However, I just realized that I might have to get more physical copies…and that’s because of blogging. When I want to review a game, I need a good cover photo to draw people in. And a boring screenshot of the title page just won’t do it, and if it’s a PS3 game I won’t even have the screenshot option at all.
    I love having a physical case, maybe even with some extras inside (I miss booklets). It’s really just the price that makes me go digital mostly. So I’m looking forward to go back to more physical games, even if my wallet might be mad at me for a bit.

    Liked by 1 person

    • That makes sense. My backlog has mostly grown because of how cheap and accessible digital games are. However, a quick trip to the discount basket at Gamestop or Best Buy will most of the time yield good finds, but it’s generally the exception to the rule. I think it’s in Microsoft’s, Sony’s and Nintendo’s interest in selling you games through their own marketplace than a middle man.

      Liked by 1 person

  2. I’m stubbornly sticking to a physical format for as long as I can, haha. I just love seeing my collection grow, even if space is becoming a problem. Sadly, I do see the industry moving towards an all digital direction someday. I gotta get with the times.

    Liked by 1 person

    • I think there’s a chance physical formats won’t truly die, they’ll just become part of a niche market. People still buy vynils and CDs, so who’s to say the same won’t happen with videogames? Streaming will probably be the pivotal moment, but with the current infrastructure, we may still have to wait a few years. Hold on to that collection of yours in the meantime!

      Liked by 1 person

  3. I’m like you … moved toward a digital library. I started gaming on the original Xbox and had what I felt was a large library … then I got an Xbox 360 and never really played my original anymore. After that I seldom played the original and so I donated it and most of my library to a kids’ hospital so patients could play. I’m a little bummed thinking about all those games just gone, but that was my first step in “letting go”.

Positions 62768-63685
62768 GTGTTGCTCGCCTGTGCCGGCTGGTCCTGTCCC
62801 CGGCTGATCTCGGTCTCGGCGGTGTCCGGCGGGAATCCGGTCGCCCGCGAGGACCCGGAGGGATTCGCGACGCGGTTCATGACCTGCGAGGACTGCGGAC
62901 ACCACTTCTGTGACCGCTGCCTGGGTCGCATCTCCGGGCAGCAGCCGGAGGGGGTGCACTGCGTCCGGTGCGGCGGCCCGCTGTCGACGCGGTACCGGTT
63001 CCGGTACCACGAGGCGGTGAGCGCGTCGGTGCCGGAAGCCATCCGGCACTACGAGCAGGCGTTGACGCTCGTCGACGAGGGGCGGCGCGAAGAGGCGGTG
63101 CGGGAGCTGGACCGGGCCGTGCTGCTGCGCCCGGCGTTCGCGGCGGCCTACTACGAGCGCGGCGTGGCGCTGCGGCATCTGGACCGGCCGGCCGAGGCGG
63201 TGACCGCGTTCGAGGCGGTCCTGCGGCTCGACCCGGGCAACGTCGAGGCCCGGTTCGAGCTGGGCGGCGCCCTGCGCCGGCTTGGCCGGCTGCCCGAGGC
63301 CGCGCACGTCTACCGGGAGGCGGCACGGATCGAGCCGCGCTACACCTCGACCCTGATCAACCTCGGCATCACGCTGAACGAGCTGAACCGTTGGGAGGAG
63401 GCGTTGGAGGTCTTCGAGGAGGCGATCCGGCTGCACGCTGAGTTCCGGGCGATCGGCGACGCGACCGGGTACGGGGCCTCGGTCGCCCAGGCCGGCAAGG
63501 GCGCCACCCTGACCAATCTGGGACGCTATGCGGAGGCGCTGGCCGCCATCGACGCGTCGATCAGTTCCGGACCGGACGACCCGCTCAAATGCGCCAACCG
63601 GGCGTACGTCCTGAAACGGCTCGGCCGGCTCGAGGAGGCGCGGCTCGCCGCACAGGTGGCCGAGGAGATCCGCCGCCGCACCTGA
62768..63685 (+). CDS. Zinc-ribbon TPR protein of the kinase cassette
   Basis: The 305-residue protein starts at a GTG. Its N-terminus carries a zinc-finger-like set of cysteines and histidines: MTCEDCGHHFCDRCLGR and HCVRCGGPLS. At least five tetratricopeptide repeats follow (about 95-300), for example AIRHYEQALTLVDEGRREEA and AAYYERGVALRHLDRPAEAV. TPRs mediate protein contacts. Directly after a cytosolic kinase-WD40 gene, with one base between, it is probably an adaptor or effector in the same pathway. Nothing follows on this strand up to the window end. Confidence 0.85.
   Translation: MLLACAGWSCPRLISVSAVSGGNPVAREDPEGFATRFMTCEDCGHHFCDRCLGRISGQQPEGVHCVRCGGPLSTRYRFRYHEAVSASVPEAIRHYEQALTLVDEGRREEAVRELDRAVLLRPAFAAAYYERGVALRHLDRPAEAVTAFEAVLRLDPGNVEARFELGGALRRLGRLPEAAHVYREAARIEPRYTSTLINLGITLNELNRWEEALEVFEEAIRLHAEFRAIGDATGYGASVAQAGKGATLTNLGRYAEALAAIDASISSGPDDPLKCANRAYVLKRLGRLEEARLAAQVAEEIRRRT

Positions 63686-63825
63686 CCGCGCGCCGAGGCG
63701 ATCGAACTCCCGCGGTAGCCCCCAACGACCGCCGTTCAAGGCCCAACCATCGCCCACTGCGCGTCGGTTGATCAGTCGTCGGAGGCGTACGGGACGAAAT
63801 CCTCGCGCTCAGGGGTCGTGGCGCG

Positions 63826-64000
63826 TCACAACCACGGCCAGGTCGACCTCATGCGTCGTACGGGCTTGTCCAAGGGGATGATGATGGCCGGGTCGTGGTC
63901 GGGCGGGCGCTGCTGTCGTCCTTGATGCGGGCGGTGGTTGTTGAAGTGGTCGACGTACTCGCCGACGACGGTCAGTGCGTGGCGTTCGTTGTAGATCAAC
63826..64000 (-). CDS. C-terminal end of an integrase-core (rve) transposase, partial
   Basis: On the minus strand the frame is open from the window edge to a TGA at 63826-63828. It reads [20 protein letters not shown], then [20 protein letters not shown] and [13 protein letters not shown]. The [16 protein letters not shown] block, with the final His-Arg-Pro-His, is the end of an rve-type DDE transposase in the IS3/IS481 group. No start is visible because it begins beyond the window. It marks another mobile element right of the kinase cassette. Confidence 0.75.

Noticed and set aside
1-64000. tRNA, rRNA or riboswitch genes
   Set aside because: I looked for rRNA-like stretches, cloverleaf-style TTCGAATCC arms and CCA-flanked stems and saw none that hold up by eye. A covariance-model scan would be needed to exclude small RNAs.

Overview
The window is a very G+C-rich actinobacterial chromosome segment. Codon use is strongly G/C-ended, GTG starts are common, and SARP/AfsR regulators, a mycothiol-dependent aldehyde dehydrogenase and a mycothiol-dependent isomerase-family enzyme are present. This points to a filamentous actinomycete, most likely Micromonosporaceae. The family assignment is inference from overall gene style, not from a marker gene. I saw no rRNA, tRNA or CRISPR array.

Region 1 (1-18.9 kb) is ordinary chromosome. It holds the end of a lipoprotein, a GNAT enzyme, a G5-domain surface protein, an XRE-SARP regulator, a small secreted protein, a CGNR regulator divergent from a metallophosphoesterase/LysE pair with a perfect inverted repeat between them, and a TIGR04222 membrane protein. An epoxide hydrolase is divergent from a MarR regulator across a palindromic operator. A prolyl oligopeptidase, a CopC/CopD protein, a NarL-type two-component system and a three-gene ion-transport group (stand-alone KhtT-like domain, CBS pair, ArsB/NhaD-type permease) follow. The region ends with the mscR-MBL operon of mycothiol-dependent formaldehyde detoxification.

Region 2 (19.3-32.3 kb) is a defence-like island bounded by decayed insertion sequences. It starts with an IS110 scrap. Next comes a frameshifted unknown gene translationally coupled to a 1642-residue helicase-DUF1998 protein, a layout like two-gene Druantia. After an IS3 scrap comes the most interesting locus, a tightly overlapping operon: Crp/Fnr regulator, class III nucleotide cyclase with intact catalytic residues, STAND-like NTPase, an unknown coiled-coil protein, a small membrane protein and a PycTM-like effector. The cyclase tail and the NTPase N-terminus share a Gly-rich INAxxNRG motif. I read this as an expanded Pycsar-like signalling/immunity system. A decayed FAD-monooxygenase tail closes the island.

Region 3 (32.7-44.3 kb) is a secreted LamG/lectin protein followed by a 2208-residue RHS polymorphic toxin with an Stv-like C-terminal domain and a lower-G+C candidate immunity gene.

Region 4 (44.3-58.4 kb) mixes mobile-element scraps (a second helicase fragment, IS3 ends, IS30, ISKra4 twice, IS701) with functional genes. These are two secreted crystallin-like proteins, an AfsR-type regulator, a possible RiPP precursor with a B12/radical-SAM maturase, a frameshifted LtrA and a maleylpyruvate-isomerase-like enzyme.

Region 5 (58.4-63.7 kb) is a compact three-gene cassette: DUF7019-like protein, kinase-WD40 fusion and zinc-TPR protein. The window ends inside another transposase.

The next step toward all-digital came when I was playing a lot of Borderlands 2 … all my friends were playing and I’d get caught up in games: sometimes at home, sometimes at work, and the occasional during work hours games. I was having troubles lugging that disc around. So, I went digital. With that I became aware how easy a digital library was: any machine, any time (as long as loading it wasn’t a problem with long download times).
    My final fall was sales, Games With Gold (free games every month as long as you’re an Xbox Gold subscriber), and selection.
    Like my original Xbox game collection, I miss just having them; the tactical qualities, the look, the substance of owning a “thing” … but I’m too practical for those to hold sway over the other benefits of a digital library.

    Liked by 1 person

    • I’m sure you made a lot of children happy with your donation. That’s probably the best reason to move to digital I’ve heard, kudos to you!!
      For me too, Games with Gold was part of what subconsciously made me transition. All of a sudden, I realized most of my backlog was digital, and was able to appreciate the convenience. Like you said, at the end of the day it’s all about practicality.